Milestone Exhibit at the Taos Art Museum

Dispatch from Taos

Sun Patterns, Dark Canyon: The Paintings and Aquatints of Doel Reed



By Lenore Macdonald





One of the most important but somewhat understudied printmakers creating art in Taos was Doel Reed. He is, at long last, getting the recognition that he deserves. Opened at the Taos Art Museum on June 7, Sun Patterns, Dark Canyon: The Paintings and Aquatints of Doel Reed explore the art and career of the highly successful twentieth-century American printmaker and painter Doel Reed (1894-1985). He is best known today as a Southwestern artist and “master of the aquatint.”

Sun Patterns, Dark Canyon Doel Reed, Sun Patterns, Dark Canyon, 1979 Aquatint and etching on paper, 7 7/8 x 17 ½ inches. Oklahoma State University Museum of Art, Stillwater, OK

Reed was–like many artists who ended up in Taos–born in the Midwest. Born on May 21, 1894, near Logansport, Indiana, he would achieve an international reputation as a landscape artist and printmaker and was called a master of aquatint. In youth, he attended art classes at the John Herron Art Museum in Indianapolis and developed a lifelong interest in artwork featuring the human figure. Graduating from high school in 1912, he served as an apprentice architect for four years. This exposure to architectural drawing was later shown in his detailed depictions of buildings and structures.

Doel Reed creating an aquatint in his studio. Photo courtesy of Oklahoma State University.

In 1916 Reed began studying at the Art Academy of Cincinnati. The first art school west of the Allegheny Mountains, the school stressed a classical education concentrating on principles of drawing and painting. Among its prominent faculty was Joseph Henry Sharp. Sharp was a founder of the Taos Society of Artists. See How A Broken Wagon Wheel Changed the Course of Art History by Lenore Macdonald, Published by Classic Chicago Magazine, September 8, 2019.

His education was interrupted by service in World War I with the Forty-seventh Infantry in France, exposing him to mustard gas and leaving him with temporary blindness and permanent lung damage.

Doel Reed in his Army Uniform, 1918 – from Oklahoma State University photo archive

Reed rejoined the Academy in 1919 after the war, subsequently joining the faculty at Oklahoma A&M (now Oklahoma State University) in 1924. The college gave him great latitude. He had long and productive over 30-year career there as professor of art and was recognized as a dedicated and inspirational teacher.

In the 1930s, Reed became a master printmaker, lecturing widely on the aquatint technique. Like many other Depression-era artists, he embraced Regionalism, which favored rural and Midwestern subjects. By the end of the 1940s, Reed enjoyed a national reputation and had developed his signature style, a conservative modernism characterized by geometric abstraction, dramatic use of lights and darks, and a focus on emotional impact. Reed began summering in Taos, with its thriving artists’ colony, starting in the mid-1940s and permanently moved to New Mexico in 1959. The mountainous topography, geology, and history of New Mexico were an endless source of inspiration to Reed. This retrospective exhibition highlights his prints, paintings, and drawings from the 1920s to the 1970s.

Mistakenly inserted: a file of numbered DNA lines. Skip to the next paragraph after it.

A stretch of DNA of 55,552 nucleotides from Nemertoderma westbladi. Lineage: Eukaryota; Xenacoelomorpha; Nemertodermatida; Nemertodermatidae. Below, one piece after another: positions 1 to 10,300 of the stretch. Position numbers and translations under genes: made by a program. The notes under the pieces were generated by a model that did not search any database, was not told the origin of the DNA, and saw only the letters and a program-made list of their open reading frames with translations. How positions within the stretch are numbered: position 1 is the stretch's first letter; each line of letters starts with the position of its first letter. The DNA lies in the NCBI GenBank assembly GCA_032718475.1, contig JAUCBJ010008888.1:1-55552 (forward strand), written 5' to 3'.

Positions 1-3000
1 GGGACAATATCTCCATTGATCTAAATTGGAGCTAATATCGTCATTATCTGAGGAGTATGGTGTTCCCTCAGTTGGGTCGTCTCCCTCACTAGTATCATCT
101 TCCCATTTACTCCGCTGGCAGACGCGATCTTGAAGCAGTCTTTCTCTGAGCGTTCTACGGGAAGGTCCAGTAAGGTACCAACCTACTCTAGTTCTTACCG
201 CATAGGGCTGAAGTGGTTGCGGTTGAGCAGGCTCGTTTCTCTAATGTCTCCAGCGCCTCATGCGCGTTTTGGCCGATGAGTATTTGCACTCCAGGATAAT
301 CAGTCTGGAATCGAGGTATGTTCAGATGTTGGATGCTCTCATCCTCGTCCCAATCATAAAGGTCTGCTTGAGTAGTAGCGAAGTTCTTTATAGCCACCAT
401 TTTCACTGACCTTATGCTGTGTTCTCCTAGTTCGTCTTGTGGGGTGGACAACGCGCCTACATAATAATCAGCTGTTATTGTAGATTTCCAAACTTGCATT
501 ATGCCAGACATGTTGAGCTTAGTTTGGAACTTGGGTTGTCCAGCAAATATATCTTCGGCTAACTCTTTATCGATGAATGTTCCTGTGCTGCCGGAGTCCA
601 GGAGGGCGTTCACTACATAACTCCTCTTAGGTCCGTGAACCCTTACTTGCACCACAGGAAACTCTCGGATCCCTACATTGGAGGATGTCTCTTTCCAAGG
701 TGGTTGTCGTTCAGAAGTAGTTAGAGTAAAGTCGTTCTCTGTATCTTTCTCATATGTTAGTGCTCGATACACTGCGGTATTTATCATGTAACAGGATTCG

Doel Reed, The Southwest, 1940, aquatint, Smithsonian American Art Museum, Gift of Chicago Society of Etchers, 1941.6.32

Sun Patterns – Dark Canyon brings attention to this significant but understudied artist and demonstrates how Reed influenced and contributed to national and international artistic trends over his long and prolific career. Included in the exhibition are over 60 works of art by Doel Reed and his contemporaries. His personal items, such as his diary from World War l and examples of his aquatint plates, are also included. An exhibition catalog will be available. Sun Patterns – Dark Canyon will close on August 28, 2022. For more information, visit the Taos Art Museum at

Evening Storm Doel Reed, Evening Storm, 1949, etching and aquatint on paper, 7 1/2 x 10 13/16 inches.  Oklahoma State University Museum of Art, Stillwater, OK Gift of Bob Parks

Sun Patterns—Dark Canyons: The Paintings and Aquatints of Doel Reed is organized by the Oklahoma State University in Stillwater, Oklahoma. The exhibition was curated by Dr. Rebecca Brienen. Funding for this exhibition has been provided by Kent and Jeanette Young, the Doel Reed Center, Neal and Lora Buck, and the Vaughn Vennerberg II Endowed Chair Fund in Art. The accompanying catalogue is funded by the Terra Foundation for American Art and the Carl and Marilynn Thoma Family Foundation.

Doel Reed, Rio Grande, 1971, Aquatint with etching in black on off-white wove paper, partially discolored to cream, Art Institute of Chicago, Gift of J. Barlow Nelson, Reference Number 2015.399

Finally, the Doel Reed Center in Taos is an educational site that extends Oklahoma State University’s reach to culturally rich northern New Mexico. Located in the former home and studio of Doel Reed, founding chair of OSU’s’s art department, the Center is a hub for creativity in teaching, research and outreach. Donated to OSU by Martha Reed,Doel’s daughter, the Center is fulfilling her vision of a thriving educational community that is befitting of her father’s work and legacy. Visit for more information.

The Doel Reed Center in Taos, photo courtesy of Oklahoma State University,

©2022 Lenore Macdonald. All rights reserved.

Photos courtesy of The Oklahoma State University and the Taos Art Museum